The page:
We welcome the commencement in Geneva of the mandated negotiations on agriculture and services. Recalling the relevant objectives agreed by Leaders in Auckland, we encouraged meaningful progress in these areas. This would have a positive effect on multilateral negotiations.
We agreed that a new round will require a balanced agenda that is sufficiently broad-based to respond to the interests of all WTO members. Particular attention should be given to the development needs of developing and least-developed economies.
We also agreed that a successful launch, conduct and expeditious conclusion to a round will require political will and flexibility from all participants, adequate preparatory work and enhanced capacity building.
We commend the confidence-building measures agreed recently in Geneva, including those on market access for least-developed economies and those addressing concerns over aspects of the implementation of WTO agreements. We urge their expeditious and effective implementation, and the participation of more APEC member economies in the LDC market access initiative
In order to increase momentum toward the launch of a round, we reaffirm our commitment to the APEC Leaders? Declaration and Ministers' Statement in Auckland last year, and also announce the following elements.
First, we now announce a new strategic plan to build capacity to implement WTO agreements, enhancing benefits from WTO membership. The strategic plan aims to provide tailor-made packages of technical assistance for developing APEC economies that will facilitate their ability to implement WTO agreements. We ask Senior Officials to coordinate a survey of the needs of APEC developing economies, to analyse and evaluate existing international cooperation schemes, and to develop a plan for the improved coordination and effectiveness of capacity-building activities. The results of this work will be reported to Ministers in November. In addition, we applaud the valuable capacity building work already done in APEC to aid implementation of the Agreement on Trade Related Aspects of Intellectual Property Rights and endorse the Joint Statement at Annex C.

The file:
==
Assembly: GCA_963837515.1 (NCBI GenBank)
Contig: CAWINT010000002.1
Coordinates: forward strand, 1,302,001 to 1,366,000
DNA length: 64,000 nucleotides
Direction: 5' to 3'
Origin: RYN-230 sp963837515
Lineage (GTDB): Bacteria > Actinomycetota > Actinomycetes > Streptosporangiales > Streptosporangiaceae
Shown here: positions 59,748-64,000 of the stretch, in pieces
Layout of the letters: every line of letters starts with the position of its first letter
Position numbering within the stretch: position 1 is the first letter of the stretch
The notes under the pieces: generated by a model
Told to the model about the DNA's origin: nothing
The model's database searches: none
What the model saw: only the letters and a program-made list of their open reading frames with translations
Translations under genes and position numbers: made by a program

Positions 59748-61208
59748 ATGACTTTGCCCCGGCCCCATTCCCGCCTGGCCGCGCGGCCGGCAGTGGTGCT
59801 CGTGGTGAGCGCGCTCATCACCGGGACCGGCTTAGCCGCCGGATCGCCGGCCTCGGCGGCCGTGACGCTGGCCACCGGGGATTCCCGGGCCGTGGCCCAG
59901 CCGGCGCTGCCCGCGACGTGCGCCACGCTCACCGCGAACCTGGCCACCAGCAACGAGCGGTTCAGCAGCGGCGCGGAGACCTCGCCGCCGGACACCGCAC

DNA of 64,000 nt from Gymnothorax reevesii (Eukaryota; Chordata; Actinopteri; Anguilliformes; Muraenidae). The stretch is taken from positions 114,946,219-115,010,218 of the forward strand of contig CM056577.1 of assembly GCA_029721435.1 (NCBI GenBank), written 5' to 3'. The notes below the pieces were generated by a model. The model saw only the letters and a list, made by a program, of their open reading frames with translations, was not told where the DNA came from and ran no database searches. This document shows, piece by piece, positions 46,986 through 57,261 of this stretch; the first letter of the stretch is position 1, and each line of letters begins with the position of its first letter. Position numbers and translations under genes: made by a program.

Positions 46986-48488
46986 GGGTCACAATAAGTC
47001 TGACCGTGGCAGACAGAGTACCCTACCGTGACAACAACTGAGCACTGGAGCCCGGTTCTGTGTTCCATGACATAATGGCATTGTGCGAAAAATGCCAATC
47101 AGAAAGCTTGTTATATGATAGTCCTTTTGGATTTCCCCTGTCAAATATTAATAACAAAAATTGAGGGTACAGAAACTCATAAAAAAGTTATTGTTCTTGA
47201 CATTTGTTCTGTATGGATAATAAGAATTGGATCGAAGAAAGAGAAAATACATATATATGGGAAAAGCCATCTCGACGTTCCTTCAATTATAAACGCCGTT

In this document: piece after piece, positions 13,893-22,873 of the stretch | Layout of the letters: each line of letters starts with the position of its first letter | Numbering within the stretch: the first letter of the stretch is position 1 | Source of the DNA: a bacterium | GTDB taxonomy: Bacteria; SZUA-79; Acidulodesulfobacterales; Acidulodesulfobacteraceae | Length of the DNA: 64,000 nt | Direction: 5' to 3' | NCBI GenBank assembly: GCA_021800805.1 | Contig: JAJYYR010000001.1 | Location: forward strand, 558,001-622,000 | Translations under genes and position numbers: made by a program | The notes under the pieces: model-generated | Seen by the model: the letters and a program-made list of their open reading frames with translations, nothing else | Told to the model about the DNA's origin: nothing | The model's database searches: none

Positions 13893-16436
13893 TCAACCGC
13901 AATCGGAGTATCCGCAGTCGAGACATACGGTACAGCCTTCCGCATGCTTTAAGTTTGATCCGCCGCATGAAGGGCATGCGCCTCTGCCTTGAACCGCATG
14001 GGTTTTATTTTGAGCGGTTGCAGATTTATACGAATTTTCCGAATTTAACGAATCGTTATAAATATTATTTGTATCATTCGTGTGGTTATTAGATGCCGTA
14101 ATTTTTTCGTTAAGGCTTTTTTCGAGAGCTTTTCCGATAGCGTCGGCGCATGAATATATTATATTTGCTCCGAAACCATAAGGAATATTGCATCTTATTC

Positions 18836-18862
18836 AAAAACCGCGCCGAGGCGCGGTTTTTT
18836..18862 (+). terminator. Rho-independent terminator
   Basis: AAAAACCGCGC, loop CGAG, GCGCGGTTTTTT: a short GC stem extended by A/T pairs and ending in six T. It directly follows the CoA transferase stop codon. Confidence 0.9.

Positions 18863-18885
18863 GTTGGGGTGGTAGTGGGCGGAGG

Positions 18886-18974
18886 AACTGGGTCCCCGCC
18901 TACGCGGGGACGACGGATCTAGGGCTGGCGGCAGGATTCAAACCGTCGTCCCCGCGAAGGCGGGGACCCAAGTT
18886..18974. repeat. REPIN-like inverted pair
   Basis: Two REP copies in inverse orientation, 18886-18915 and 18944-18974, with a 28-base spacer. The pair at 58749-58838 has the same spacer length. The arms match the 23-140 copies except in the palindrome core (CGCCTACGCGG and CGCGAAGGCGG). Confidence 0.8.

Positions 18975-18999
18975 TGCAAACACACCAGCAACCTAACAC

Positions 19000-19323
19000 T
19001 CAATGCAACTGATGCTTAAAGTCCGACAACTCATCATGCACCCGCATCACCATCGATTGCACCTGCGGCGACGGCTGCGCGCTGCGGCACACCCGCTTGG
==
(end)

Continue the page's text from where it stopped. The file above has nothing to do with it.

Second, recalling our Leaders' and Ministers' agreement in Auckland, we call for preparatory work on industrial tariffs and other related areas to begin in the WTO, as part of the preparation for the new round, without prejudice to the overall agenda for negotiations.
Third, responding to the needs of the globalised economy, and recognising the dramatic increase in e-commerce in the new economy, we announce today an APEC-wide moratorium on the imposition of customs duties on electronic transmissions until the next WTO Ministerial Conference. We encourage others to do likewise. We also call for the continuation of the e-commerce work program with better horizontal coordination among relevant bodies in the WTO.
Fourth, to aid mutual understanding of the issues and share experiences with investment and competition policies, APEC will hold seminars on these issues and build on its existing analytical work on competition and investment issues, with results also to be reported to Ministers in November.
We also welcome the substantial progress that has been made over the past year in the WTO accession negotiations for China and urge WTO members to work intensively for the rapid completion of negotiations so that China can join as soon as possible. We also support rapid accession to the WTO by Chinese Taipei and the advancement of the accession processes for Russia and Vietnam.
Recent developments in sub-regional trade agreements
APEC economies are pursuing free and open trade and investment through unilateral, regional and multilateral actions to reduce barriers and to enhance relevant aspects of their domestic policy frameworks.